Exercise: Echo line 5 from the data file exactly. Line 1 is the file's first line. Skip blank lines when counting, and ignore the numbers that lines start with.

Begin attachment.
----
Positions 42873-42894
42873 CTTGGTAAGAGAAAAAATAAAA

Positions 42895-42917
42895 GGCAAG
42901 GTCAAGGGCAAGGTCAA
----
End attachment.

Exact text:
42901 GTCAAGGGCAAGGTCAA